Federal lawmakers must still agree to a long-term or permanent solution that addresses the United States’ statutory borrowing limit—known more commonly as the debt ceiling or debt limit.
Recently, Congress temporarily extended the debt limit until Dec. 3. Years of debate surrounding the amount of debt the federal government has accrued and whether our borrowing demonstrates proper fiscal management does not appear to be changing anytime soon
However, do not confuse what is happening now with fiscal prudence, sound budgeting, or even a public-policy decision. Because if the focus were on “policy,” this would not be an issue. If lawmakers are not careful and do not act soon, their inability to raise or suspend the debt ceiling beyond the new deadline will have serious, negative consequences on the global economy.
Congress and the president—every iteration of Republican and Democratic control—have raised the debt ceiling 99 times. The logic is simple because the policy decisions have already been made, and the debt limit does not eliminate the government’s responsibility to make payments required by law or contract. Congress has already passed funding for mandatory and discretionary programs (think Social Security and national defense), interest on existing debt (think creditworthiness) and emergency programs (think almost every dollar related to the COVID-19 response). Raising the debt limit just allows the Department of the Treasury to make those payments.
The government has never actually defaulted on its obligations or lacked the resources to follow through, putting it in a weird spot. If the federal government were unable to pay its bills, what could ensue would be nothing less than a financial catastrophe and for no other reason than perceived political gain.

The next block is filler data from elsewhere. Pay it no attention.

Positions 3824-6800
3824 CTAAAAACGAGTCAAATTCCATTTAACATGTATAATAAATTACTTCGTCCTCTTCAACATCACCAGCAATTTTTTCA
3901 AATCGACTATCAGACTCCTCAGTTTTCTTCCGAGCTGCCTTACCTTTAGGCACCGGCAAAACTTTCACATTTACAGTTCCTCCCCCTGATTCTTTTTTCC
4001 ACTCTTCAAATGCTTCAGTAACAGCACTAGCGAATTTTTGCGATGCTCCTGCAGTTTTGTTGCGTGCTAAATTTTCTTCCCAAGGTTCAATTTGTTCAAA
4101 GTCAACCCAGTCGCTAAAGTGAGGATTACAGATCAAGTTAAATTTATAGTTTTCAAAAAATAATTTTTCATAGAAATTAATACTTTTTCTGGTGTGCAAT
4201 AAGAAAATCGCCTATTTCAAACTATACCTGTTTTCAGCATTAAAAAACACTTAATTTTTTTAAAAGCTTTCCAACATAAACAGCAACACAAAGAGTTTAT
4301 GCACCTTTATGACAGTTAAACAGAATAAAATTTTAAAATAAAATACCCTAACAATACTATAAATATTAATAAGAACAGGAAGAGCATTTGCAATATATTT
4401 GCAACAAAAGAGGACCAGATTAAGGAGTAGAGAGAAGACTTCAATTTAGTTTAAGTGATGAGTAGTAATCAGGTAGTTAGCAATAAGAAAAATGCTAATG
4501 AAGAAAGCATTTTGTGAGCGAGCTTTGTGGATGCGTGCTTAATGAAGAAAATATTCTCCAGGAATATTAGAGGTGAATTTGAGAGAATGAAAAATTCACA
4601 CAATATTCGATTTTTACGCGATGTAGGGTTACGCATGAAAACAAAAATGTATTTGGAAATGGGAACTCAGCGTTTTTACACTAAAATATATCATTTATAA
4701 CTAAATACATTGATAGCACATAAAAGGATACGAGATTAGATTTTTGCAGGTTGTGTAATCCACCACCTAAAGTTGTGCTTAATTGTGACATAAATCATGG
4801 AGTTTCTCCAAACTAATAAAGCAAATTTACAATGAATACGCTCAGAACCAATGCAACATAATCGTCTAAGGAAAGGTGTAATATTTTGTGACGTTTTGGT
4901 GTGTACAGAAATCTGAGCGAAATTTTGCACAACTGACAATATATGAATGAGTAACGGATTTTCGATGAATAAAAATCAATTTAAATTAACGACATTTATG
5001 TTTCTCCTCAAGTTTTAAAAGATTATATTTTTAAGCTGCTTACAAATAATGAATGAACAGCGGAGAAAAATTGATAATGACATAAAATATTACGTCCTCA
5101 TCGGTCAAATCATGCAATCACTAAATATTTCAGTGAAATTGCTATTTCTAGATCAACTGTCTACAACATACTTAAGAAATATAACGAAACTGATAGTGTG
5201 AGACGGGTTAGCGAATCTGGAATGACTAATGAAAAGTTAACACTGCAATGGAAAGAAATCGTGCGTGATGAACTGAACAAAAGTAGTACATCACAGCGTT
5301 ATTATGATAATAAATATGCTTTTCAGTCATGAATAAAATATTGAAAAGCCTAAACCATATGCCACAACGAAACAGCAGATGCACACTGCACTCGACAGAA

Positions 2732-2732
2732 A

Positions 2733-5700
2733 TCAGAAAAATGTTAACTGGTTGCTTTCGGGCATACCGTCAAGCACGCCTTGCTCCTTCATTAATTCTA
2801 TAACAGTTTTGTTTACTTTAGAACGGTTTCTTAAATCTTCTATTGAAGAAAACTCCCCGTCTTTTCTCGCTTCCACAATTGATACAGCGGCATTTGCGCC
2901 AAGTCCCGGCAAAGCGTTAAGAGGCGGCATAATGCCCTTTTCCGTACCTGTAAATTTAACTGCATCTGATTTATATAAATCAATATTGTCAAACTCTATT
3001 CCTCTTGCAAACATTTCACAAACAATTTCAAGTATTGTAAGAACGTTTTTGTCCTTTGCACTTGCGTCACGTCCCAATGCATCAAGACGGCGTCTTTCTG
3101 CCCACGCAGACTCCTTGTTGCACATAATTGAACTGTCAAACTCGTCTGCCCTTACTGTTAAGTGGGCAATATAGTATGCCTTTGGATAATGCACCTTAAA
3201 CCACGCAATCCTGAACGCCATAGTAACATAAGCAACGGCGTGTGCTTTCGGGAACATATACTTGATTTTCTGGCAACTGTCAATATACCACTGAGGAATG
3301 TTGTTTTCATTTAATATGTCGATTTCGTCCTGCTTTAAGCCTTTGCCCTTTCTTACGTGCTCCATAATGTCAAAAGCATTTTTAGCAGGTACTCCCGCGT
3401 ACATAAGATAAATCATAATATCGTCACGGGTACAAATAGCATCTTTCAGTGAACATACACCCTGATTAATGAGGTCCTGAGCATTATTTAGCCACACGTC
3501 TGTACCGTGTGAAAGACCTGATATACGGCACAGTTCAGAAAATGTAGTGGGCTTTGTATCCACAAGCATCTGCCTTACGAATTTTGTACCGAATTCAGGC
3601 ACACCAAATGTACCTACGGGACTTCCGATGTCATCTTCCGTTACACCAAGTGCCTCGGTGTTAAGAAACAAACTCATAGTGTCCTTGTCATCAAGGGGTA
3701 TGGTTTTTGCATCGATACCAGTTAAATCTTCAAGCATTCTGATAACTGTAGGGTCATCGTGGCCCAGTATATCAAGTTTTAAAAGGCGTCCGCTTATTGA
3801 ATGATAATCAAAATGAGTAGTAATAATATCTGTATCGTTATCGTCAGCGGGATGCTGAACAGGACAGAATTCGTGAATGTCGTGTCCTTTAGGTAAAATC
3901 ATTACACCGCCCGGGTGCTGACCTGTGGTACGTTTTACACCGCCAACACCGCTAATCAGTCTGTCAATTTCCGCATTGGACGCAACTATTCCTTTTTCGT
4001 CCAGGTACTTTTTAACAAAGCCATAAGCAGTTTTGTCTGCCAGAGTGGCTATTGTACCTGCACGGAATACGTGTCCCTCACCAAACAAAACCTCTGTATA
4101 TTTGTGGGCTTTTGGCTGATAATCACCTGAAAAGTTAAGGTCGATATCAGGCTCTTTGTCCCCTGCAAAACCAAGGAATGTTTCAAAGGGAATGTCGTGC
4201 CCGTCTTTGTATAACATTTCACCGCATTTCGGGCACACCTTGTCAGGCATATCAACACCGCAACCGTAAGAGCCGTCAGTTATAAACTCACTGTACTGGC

One of the first, more likely scenarios would be drastic cuts to the funding states receive from the federal government. For perspective, in Indiana’s fiscal year 2019, the federal government provided $13.6 billion to the state, or nearly 40% as a share of state spending. Absent raising the debt limit, Indiana could see immediate cuts to:
◗ school breakfast and lunch programs;
◗ health insurance for low-income Hoosiers, through Medicaid and the Children’s Health Insurance Program;
◗ programs that help Hoosier families and individuals meet their basic needs, such as Temporary Assistance for Needy Families and Housing Choice Vouchers;
◗ funding to help address the ongoing opioid epidemic; and
These are just a few of the programs and investments at risk, and the order and magnitude of any cuts are unknown. What we do know is that programs will lose funding if the debt limit is not suspended or raised. The pain of default could be immediate on the economy and global financial markets, presenting a real likelihood of recession.
According to Moody’s Analytics in October, “The downturn would be comparable to that suffered during the financial crisis … real GDP would decline almost 4% … nearly 6 million jobs would be lost, and the unemployment rate would surge back to close to 9%. Stock prices would be cut almost in one-third … wiping out $15 trillion in household wealth.” Layered with the ongoing global pandemic, this is a difficult situation to imagine.
There is good news. Federal lawmakers still have time to put the health of the domestic and international economy above short-term political wins. Let us ask our political leaders to show up and safeguard our economy, national security, fiscal responsibility, and the livelihoods of individuals, families and children.•
Nielsen is a senior policy analyst at the Indiana Institute for Working Families.